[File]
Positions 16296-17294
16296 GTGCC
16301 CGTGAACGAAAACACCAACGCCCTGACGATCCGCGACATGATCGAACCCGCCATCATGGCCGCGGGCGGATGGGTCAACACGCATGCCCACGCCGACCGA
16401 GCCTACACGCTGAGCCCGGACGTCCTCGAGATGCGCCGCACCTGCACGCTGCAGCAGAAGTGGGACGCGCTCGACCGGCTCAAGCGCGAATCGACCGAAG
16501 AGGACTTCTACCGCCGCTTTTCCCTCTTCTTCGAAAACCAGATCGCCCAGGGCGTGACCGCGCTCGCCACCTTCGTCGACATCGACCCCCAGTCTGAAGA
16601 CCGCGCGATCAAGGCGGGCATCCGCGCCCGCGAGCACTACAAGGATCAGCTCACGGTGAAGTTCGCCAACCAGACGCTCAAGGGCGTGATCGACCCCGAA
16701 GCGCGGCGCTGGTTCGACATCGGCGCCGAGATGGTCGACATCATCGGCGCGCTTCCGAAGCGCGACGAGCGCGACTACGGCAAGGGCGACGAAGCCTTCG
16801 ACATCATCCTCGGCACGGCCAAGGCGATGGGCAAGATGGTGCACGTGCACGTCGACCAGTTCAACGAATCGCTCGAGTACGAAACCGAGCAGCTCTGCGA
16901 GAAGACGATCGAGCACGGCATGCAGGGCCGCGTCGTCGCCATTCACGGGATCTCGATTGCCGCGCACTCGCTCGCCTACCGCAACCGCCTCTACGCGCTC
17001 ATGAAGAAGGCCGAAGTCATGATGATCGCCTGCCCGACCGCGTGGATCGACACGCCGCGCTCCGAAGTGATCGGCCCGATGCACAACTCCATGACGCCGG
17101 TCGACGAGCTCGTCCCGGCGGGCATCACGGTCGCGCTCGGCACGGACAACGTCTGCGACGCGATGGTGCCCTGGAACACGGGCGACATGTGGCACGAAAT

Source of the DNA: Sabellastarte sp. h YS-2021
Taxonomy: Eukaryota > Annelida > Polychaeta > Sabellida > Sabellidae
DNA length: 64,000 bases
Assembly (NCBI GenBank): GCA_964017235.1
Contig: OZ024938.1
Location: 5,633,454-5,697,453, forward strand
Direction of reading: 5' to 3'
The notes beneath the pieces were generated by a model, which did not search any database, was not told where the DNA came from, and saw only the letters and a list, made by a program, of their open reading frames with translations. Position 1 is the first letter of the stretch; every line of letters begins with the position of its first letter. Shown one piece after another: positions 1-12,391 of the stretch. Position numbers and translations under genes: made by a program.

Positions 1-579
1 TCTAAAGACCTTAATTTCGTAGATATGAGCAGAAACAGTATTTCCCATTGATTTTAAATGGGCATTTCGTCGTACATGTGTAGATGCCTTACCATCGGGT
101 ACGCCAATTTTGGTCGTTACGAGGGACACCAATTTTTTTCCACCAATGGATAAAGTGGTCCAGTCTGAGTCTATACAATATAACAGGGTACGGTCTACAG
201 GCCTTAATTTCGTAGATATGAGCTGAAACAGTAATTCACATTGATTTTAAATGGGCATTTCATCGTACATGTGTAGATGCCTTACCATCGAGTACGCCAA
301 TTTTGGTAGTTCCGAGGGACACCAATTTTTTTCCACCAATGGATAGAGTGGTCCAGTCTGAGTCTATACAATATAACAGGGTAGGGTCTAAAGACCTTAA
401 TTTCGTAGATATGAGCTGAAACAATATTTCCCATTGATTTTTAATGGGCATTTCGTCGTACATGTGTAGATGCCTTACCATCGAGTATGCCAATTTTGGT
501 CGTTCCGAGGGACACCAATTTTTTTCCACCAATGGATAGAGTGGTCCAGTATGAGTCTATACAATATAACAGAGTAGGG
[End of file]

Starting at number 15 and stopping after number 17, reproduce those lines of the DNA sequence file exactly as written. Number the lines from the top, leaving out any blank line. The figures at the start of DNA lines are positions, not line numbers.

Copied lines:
Assembly (NCBI GenBank): GCA_964017235.1
Contig: OZ024938.1
Location: 5,633,454-5,697,453, forward strand